Yes. It’s April–National Poetry Month. Yes. It’s STEM Tuesday, and our theme this month is STEM in verse. Yes, our book list for the month includes books with poetry in them that are devoted to STEM themes.
But April is also the time when the National Science Teachers Association holds its annual conference, and the usual STEM Tuesday post in line for this week is all about connecting STEM books to the classroom. This year NSTA did something bold and exciting that is begging for recognition on this particular post, so that’s what this week is all about.
With J. Carrie Launius coordinating, NSTA invited a slew of nonfiction authors who write on STEM themes to participate in a 5-hour Linking Literacy event over two days–including 5 panel discussions, an opportunity for science educators and authors to mingle, and a book signing. Wow! As you can imagine, it was an opportunity to revel in creativity, caring, and collegiality. After a kick-off panel discussion featuring Steve Light, Melissa Stewart, Jennifer Swanson, Tracy Nelson Maurer, Shanda McCloskey and presiders Jacqueline Barber and E. Wendy Saul, four break-out panels delved into various themes.
There was a lot happening, often simultaneously. As I was a panelist and mixing-and-mingling author, I’m quite sure I missed a bunch, but still, I hope to share some of the take-aways from the conversations that took place informally and in some of the panels. I’ve tried to stick to the topics that most directly connect to bringing STEM books into the classroom.
STEM-themed biographies and scientist stories are for everyone. Laurie Wallmark, biographer of women in STEM, reminded us that while it is great to share books about women, people of color, or other underrepresented groups in STEM with girls or kids of color only, it’s even better—and vitally important—that we share these stories with all children (and adults). It’s also key to break out of biographies and include stories for middle grade readers of scientists doing science. Need some examples? How about Patricia Newman’s Eavesdropping on Elephants or Mary Kay Carson’s The Tornado Scientist?
Cross-disciplinary content is a natural part of many STEM books, especially those that feature topics that lure children in. Cheryl Bardoe, who writes picture book biographies, pointed out that individual STEM thinkers are specific to their place, time, and social contexts. Meanwhile, books about technology, including, for example, my Running on Sunshine or Jennifer Swanson’s Super Gear, root conceptual information in strong, motivating contexts. (It was wonderful to chat with teachers who appreciate the connections between their curriculum about “the sun” and solar energy technologies. This is just the type of connection-making that the NGSS emphasizes.)
The rich visual imagery in STEM books can help readers connect to content and spark their interest and imagination. Of course, this is true of the illustrations in picture books, such as Steve Light’s Swap! But there’s more to look for. Keep your eyes peeled for primary source materials in picture books, such as photographs related to a remarkable discovery in Darcy Pattison’s Pollen. Keep in mind–as Jen Swanson pointed out–there’s also powerful imagery in books for middle grade readers.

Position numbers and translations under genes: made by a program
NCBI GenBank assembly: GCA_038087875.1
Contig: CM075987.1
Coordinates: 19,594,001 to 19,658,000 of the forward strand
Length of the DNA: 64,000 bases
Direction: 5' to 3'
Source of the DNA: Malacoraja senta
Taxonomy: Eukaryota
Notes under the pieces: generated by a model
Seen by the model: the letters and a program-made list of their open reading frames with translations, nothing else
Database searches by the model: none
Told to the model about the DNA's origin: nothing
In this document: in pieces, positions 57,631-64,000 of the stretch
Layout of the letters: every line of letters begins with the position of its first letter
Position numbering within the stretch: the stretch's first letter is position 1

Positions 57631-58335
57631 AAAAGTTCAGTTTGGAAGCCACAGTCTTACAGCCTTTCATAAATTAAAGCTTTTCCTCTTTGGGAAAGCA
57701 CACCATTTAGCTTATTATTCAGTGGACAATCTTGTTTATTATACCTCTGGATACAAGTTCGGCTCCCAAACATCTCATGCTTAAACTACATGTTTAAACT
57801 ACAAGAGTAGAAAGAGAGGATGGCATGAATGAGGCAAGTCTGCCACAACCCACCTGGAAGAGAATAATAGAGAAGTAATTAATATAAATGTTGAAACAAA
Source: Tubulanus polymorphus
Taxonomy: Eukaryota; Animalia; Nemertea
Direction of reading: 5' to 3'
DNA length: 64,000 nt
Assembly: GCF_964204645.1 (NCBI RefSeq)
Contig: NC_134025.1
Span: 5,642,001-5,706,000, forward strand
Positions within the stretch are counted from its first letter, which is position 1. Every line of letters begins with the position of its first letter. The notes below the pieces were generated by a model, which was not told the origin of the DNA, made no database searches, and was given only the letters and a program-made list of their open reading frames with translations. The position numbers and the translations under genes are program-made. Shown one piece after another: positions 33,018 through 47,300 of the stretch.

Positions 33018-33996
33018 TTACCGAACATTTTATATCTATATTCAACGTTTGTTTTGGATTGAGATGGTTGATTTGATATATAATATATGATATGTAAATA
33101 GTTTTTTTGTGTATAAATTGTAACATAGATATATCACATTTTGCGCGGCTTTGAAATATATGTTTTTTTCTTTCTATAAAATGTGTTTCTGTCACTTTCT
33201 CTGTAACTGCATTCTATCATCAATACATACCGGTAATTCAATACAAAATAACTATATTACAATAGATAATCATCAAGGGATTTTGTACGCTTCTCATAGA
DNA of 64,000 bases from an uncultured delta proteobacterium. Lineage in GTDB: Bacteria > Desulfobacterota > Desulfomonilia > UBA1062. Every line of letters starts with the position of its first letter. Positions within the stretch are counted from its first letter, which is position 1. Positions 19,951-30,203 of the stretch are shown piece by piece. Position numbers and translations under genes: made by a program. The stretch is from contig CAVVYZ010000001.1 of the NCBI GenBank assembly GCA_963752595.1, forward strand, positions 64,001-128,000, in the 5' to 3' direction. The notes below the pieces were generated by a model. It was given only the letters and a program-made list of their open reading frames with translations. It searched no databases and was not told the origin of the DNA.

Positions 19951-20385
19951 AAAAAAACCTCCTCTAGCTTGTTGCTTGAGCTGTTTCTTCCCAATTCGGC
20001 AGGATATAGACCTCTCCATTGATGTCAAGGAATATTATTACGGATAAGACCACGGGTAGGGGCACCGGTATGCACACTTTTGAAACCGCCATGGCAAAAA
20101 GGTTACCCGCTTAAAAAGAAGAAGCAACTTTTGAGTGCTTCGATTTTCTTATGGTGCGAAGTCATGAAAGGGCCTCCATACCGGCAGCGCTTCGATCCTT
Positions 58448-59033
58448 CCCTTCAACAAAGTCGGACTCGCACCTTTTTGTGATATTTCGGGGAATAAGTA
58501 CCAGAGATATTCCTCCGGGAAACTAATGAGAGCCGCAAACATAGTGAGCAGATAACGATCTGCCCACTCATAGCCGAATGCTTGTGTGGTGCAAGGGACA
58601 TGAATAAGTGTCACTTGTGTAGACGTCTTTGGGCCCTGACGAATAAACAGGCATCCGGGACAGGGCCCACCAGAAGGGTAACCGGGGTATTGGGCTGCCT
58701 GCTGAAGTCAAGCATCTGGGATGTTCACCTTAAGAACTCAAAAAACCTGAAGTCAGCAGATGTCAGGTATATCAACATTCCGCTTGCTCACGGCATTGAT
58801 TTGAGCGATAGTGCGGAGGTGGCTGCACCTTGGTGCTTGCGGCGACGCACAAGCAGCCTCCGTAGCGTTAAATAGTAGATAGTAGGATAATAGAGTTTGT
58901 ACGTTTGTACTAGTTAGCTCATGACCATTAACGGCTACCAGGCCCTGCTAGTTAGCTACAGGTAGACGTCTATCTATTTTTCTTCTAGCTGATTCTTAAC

It’s important to consider the whole range of roles that various STEM books can play in education.
E. Wendy Saul and Jacqueline Barber’s thoughtful questions and insightful reflections helped us consider some of these roles. Some books are great at fostering curiosity before a classroom unit on a given topic, while others are perfect resources to bring in after children have had a chance to try to make sense of their first-hand experiences and are looking for factual resources. STEM reading can inspire children to see themselves as competent STEM learners and future STEM professionals. Putting the right book in the hands of a particular child may be a pivotal moment in that child’s life, honoring and responding to his or her curiosity, interest, or moment of need.
Books and experience go hand-in-hand.
Weaving my way through the tables during Linking Literacy’s informal time, I was struck by the many ways we authors link our books to opportunities for readers to experience the world. Of course, we generally provide teachers’ guides, but we also offer dynamic activities and interesting artifacts. I saw evidence of the added value of visiting with an author. For example, I showed visitors how I simulate stars orbiting mystery objects and how that relates to finding black holes. In addition, to extend the content of Dog Science Unleashed, Jodi Wheeler-Toppen provides customized Viewmasters that offer comparisons of human and canine vision. Meanwhile, Heather Montgomery shows off a fox pelt (among other artifacts) that she prepared as part of her research for Something Rotten. Truly, STEM authors can bring their own brand of multi-dimensional learning experiences and inspiration to the NGSS’s emphasis on 3D learning.
The STEM stories we share are a powerful aspect of creating a culture that honors STEM literacy. Do you have a story to share—some way in which you have used a STEM book in a middle grade classroom or out-of school setting? Let us know; leave a comment below. And keep your eyes open for NSTA ’20 (in Boston). Hopefully, Linking Literacy will be a recurring and integral component of future conferences!